If I did the math right. If you get a 60in. belly mower for the cub. It should only take about 10 minutes to cut the grass in first gear.

I understand now that I am married I no longer live on the farm so I have a house in town on an 100x80 lot. I took the neighbors awhile to get use to seeing a tractor parked in the front yard in the summer

Wed Dec 19, 2007 4:44 pm

Good math! Actually, by the time I would have to make all the twists and turns, it probably would take me more like an hour to get a decent job. Plus I have a fence that divides my "private back yard" from the "public front yard," so I would have to drive around the block to get the front done...Oh well...more seat time!

I really need to move to the country!

Mike in La Crosse, WI

Wed Dec 19, 2007 4:59 pm

WisconsinCubMan wrote:...I really need to move to the country!...

Okay Mike that is post #3 with a reference to moving. It won't be long and you and the bank will have a place in the country where Merlin(cub) can roam free.

We have 5 1/2 acres that is mostly grass. we have about 6,000 sq feet of garden, 4,500 sq feet of barn, a 1,200 sq foot shed and the house. Plenty of room for the "Barnyard Bash" and more than enough to keep me busy.

Wed Dec 19, 2007 5:38 pm

I have 15 acres at the house and another 60 down the road of witch about 45 is in pines planted in 1972
we raise about 3 or 4 acres of corn and garden. We use to rase 30 acres of tobacco when Dad was living.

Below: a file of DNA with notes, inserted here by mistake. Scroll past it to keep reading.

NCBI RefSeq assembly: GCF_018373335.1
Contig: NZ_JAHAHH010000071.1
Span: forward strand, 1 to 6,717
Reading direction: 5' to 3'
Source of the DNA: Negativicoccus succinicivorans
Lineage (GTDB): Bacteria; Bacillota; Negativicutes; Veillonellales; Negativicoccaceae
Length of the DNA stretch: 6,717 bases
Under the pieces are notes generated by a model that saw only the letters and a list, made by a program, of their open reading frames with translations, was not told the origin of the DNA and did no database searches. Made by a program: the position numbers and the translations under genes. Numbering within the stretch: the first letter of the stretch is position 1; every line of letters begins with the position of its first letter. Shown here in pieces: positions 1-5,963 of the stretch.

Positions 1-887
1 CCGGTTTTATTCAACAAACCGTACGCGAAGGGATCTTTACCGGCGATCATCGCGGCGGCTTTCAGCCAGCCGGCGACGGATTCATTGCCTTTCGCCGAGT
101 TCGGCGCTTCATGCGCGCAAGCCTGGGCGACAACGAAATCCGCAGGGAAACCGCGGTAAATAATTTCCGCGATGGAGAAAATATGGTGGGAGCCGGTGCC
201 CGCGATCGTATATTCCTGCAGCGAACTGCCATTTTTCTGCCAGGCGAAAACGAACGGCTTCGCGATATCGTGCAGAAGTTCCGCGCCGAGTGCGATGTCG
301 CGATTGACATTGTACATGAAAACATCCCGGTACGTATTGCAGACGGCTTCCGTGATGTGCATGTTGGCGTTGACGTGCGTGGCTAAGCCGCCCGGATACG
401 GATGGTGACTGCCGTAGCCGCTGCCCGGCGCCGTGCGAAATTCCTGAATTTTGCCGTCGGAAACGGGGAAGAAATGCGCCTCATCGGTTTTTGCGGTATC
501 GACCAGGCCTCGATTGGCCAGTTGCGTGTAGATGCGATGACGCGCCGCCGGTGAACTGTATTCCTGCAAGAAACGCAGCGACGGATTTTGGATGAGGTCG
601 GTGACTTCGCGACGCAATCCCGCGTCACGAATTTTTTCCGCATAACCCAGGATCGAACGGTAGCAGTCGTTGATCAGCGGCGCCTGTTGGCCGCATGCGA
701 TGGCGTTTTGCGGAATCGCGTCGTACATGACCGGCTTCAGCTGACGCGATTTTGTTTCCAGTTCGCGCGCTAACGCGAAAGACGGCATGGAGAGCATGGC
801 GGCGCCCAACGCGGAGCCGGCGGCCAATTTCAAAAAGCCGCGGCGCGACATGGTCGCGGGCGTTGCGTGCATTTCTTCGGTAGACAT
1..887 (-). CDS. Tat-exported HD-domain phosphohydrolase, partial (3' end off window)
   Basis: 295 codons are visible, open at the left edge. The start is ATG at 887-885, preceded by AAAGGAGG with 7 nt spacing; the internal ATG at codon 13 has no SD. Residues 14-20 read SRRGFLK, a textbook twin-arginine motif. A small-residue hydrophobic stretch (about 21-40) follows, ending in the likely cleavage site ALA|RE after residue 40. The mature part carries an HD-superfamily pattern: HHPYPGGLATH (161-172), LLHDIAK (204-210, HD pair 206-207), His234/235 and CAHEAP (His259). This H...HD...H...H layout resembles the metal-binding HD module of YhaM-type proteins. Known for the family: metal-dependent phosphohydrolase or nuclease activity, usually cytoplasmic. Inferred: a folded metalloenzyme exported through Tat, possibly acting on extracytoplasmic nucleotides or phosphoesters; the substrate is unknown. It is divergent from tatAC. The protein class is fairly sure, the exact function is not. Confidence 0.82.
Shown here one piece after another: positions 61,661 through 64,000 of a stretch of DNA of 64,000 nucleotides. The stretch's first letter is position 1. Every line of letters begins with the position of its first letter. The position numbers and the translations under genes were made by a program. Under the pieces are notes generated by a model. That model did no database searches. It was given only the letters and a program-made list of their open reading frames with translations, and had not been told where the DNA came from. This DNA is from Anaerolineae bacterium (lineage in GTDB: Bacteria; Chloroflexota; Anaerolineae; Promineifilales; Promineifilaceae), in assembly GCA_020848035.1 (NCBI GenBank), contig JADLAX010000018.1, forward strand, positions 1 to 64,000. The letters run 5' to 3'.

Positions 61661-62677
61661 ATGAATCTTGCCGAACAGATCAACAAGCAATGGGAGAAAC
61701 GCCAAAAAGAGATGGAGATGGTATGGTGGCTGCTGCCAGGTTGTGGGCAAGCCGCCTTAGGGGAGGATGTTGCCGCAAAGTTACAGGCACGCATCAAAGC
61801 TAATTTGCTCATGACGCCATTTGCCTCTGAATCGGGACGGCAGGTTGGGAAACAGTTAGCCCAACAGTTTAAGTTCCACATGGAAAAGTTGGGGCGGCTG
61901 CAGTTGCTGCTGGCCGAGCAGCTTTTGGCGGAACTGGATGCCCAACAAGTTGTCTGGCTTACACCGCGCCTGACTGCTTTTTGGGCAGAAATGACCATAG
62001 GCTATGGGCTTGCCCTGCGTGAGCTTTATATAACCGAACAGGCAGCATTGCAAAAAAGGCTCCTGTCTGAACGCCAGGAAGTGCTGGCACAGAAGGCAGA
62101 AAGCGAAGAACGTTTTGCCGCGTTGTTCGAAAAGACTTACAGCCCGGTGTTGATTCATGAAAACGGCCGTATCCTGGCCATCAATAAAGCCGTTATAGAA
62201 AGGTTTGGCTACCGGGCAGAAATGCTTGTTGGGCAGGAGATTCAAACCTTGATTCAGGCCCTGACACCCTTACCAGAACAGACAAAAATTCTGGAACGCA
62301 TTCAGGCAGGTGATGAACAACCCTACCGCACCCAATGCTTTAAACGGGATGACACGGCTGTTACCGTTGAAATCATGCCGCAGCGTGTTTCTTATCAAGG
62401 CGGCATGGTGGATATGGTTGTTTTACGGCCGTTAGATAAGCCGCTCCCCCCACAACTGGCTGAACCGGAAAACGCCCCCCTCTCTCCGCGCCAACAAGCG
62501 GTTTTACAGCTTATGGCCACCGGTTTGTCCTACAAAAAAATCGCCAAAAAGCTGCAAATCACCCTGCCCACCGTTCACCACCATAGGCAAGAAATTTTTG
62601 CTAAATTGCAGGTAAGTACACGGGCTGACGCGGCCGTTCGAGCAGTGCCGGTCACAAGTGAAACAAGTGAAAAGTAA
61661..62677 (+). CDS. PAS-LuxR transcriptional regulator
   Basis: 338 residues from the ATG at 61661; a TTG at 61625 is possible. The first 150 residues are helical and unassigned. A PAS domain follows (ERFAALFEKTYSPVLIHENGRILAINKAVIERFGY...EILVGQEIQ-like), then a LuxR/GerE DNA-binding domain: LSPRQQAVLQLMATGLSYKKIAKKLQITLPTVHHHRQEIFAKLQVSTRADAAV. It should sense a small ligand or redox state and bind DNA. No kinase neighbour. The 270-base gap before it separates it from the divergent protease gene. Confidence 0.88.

Thu Dec 20, 2007 12:13 am

Last year I bought 12 acres with a house and large veggie stand out front.Had a good crop this year,but the previous owner hadnt done anything for about 8 years and trying to get customers back.I think people have gotten used to fast food and microwave meals and just dont make time to cook anymore.Did ok with corn,potatoes and pumpkins,but had to throw away green beans,peppers and lots of summer squash.Called food bank but they didnt want it,for lack of storage. Gonna try strawberries next year. Mike

Thu Dec 20, 2007 10:04 am

Mike fresh vegtables is a tough row to hoe. Plant enough that you can always have fresh before the public and not feel bad about a 30 or 40 percent recycled through meat to a profit. After a while with the right stuff you will gain sufficient customers if you keep it always fresh. A cage or two of rabbits for the mothers little darlings to coo after never hurts either. You don't really care if mommy needed food or the little darlings wanted to see the rabbits when the cash register goes clang. I know this sounds harsh, yet I don't mean it to be. You want to make it an experience even more a trip to the store. Do you have a wife or as they say today a significant other that can supply value added items. Goat cheese, and specialty soaps are possible added items as well as a supply of straw bales for Halloween or Thanksgiving decorations, corn stalks and Indian multi colored corn can be money makers as can pumpkins in the fall. There are many more things you can do too.

Thu Dec 20, 2007 1:42 pm

Sweet corn sells well, very well, in the Midwest. The problem with the other items, except strawberries, is that when they are in season - everybody has them.


Thu Dec 20, 2007 6:17 pm

The wife and I have 4 and a half acres. 2 of it in pasture for the horses, 1.5 in lawn and the house. The rest is where I plan to have a garden, and where my manure pile is.

I need more land already! More pasture, and I would love to eventually bale my own hay............

By the way, anyone need some manure for their gardens in the spring let me know!